Friday, December 01, 2006

WCBE 90.5 FM: "Bobby," "For Your Consideration," "Shut Up and Sing"

WCBE 90.5 FM
It’s Movie Time: "Bobby," "For Your Consideration," "Shut Up and Sing"
Co-hosts, writers & producers: John DeSando & Clay Lowe
Recorded: Wednesday, 1:00 pm, November 29, 2006
Air Time: Friday, 3:01 pm and 8:01 pm, December 1, 2006
Streaming live on the web at .


"Bobby" is an uneasy mix of fact and fiction . . .


“For Your Consideration"  should be not be CONSIDERED for an OSCAR . . .


"Shut Up and Sing" showcases the integrity of the Dixie Chicks . . .


Richelle Antczak McCuen

"It's Movie Time" in Columbus with John DeSando and Clay Lowe. .


John: I'm John DeSando

Clay: And I'm Clay Lowe

John ("Bobby" 127 words)

“His passion has aroused the best and the beast in man. And the beast waited for him in the kitchen.” Theodore White about Bobby Kennedy

Film clips in the flaccid film Bobby of him before his assassination are a reminder of the Kennedy charisma and the loss both brothers’ deaths brought. Besides the obvious Crash parallel, Bobby takes the late Robert Altman approach to the day of Robert Kennedy’s death to show in the hotel the intersecting lives that’ll be defined by this history.

Perhaps the point in the disappointing vignettes at the Ambassador Hotel is that all these characters are allowed to age with unremarkable lives while this promising young leader will be shot down.

“Has anybody seen my friend Bobby?  Where has he gone?”

Clay ("Bobby" 126 words)

He’s gone with the wind, John, like our youth, but he’ll not be forgotten.  Perhaps loved, perhaps hated, but not forgotten.

Too bad, however, that the movie wasn’t more about Bobby and less about the lives of the people who just happened to be there the night he was murdered.

The “Grand Hotel” set-up was not a bad idea. Robert Altman pulled it off brilliantly in “Nashville” (which also happened to end in an assassination).

Unfortunately, “Bobby’s” director, Emilio Estevez, was not able to as skillfully weave together the disparate hopes and dreams of the movie’s background characters into an equally meaningful metaphor.

Maybe that’s why you leave the theatre wishing the movie had been less about the minor characts and more about the issues “Bobby” believed in with such passion

John ("For Your Consideration" 129 words)

Here’s even LESS less:

Whenever I review a film, I put out my sensors for the “buzz,” that mysterious rumor cloud praising or damning a film most critics haven’t seen, much less those doing the praising or damning.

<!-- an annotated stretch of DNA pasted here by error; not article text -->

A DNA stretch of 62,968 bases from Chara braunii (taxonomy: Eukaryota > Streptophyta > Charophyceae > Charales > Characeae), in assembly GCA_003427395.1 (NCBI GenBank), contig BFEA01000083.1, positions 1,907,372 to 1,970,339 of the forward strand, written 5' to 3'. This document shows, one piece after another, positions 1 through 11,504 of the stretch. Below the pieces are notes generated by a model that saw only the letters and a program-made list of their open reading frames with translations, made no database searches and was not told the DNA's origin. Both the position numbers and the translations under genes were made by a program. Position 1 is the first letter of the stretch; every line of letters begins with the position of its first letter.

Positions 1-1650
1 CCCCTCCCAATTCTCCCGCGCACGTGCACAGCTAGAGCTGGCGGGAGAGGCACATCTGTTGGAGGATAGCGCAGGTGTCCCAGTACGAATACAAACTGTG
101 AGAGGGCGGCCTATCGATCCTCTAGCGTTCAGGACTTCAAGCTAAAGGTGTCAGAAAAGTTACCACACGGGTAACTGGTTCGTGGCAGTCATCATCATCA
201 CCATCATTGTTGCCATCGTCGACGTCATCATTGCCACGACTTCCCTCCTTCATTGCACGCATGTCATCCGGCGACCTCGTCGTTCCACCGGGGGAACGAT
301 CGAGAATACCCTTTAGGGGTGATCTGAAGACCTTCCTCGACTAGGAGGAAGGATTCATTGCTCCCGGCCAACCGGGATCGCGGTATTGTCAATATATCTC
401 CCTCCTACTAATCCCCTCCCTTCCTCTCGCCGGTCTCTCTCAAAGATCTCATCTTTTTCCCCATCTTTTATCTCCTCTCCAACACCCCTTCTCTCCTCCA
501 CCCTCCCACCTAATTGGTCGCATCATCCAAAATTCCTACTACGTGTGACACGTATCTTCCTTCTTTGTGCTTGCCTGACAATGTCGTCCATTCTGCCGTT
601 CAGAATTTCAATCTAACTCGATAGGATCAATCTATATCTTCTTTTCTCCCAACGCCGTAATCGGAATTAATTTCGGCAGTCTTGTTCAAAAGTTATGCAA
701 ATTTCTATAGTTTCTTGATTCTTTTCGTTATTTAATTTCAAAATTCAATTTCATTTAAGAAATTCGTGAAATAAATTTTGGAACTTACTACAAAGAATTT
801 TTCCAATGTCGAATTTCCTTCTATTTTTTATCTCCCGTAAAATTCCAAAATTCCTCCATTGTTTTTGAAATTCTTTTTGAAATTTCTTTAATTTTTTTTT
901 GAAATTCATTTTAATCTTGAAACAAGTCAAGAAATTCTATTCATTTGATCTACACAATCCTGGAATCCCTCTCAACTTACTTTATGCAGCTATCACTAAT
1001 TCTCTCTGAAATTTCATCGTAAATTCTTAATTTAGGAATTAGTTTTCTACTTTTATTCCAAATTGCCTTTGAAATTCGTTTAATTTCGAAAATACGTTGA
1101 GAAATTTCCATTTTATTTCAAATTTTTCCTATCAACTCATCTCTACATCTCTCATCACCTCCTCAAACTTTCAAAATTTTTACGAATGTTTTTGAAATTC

Christopher Guest’s For Your Consideration satirizes this subtle form of marketing or sabotage, sometimes spot-on funny, but most of the time tired.

However, I was certainly amused by the take on the film critic duo, whose obligatory disagreements turn them into mush when they have to agree---MAYBE like us!
Creative minds need to take a different angle or perhaps a stronger light on the Hollywood spoof, in the spirit of the cinematographer in the film who says when asked to heighten the key light: "It's brighter than Stephen Hawking in here."

Clay ("Shut Up and Sing" 131 words)

Well, folks, you may or not believe that the Dixie Chicks have creative minds, but you’ll walk away from “Shut Up and Sing” knowing they’ve always been willing to speak them.

Veteran documentary filmmaker Barbara Koppel, teaming up with Cecilia Peck, spent three years following this outspoken trio of country singers as they achieve both wanted and unwanted fame,
At issue, in the film, is a remark made three years ago by lead singer Natalie Maines while singing at a concert in London. Distressed by our going to war in Iraq she lets her audience know she’s ashamed that President Bush is also from Texas.

Bring on the swift boats.

“Shut Up and Sing” may not a great documentary, but you’ll be glad you found out about what they’re all about.

But enough of flaccid films, over-hyped movies, and angry Southern warblers, John, because it's grading time.


Holy HYPING Hollywood, Hooray.



"Bobby" earns a “D” because it’s a DISASTROUS attempt to capture a true hero . . .


"Bobby" gets a "C" because it's a CRIME it wasn't better . . .


"For Your Consideration"  earns a “C” because it’s a CONSIDERABLE disappointment . . .


"Shut Up and Sing" gets a "B" because the angrier they got, the BETTER they sang . . .



Clay: There is more truth in David Hockney’s painting, Mr. and Mrs. Clark and Percy, which I saw last week at London’s National Portrait Gallery, than all the hours of documentary we’ve seen this year.

Or have you so influenced me that I now accept portraiture as superior to caricature? 

This is all too deep for me.

I'm outta here.


Not to worry, John.   As Paul Klee once said,  "My faces are truer than life," and that certainly holds true for the ones I've taken of you.  They too will someday hang in a rotunda.

I’m outta here too.

See you at the movies, folks.



The Award-Winning "It's Movie Time" with John DeSando and Clay Lowe is written and now produced by John DeSando and Clay Lowe in conjunction with 90.5 FM, WCBE in Columbus, Ohio.


Copyright by John DeSando & Clay Lowe, 2006